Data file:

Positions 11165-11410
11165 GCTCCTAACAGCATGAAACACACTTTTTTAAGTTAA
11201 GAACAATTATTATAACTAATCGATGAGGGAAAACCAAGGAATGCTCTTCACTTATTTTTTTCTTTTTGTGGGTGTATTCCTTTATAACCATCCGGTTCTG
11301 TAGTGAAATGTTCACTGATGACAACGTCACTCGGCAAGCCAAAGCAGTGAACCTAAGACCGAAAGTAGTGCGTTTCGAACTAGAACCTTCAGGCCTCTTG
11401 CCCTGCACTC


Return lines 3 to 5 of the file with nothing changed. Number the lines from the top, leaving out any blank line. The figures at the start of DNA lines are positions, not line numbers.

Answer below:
11201 GAACAATTATTATAACTAATCGATGAGGGAAAACCAAGGAATGCTCTTCACTTATTTTTTTCTTTTTGTGGGTGTATTCCTTTATAACCATCCGGTTCTG
11301 TAGTGAAATGTTCACTGATGACAACGTCACTCGGCAAGCCAAAGCAGTGAACCTAAGACCGAAAGTAGTGCGTTTCGAACTAGAACCTTCAGGCCTCTTG
11401 CCCTGCACTC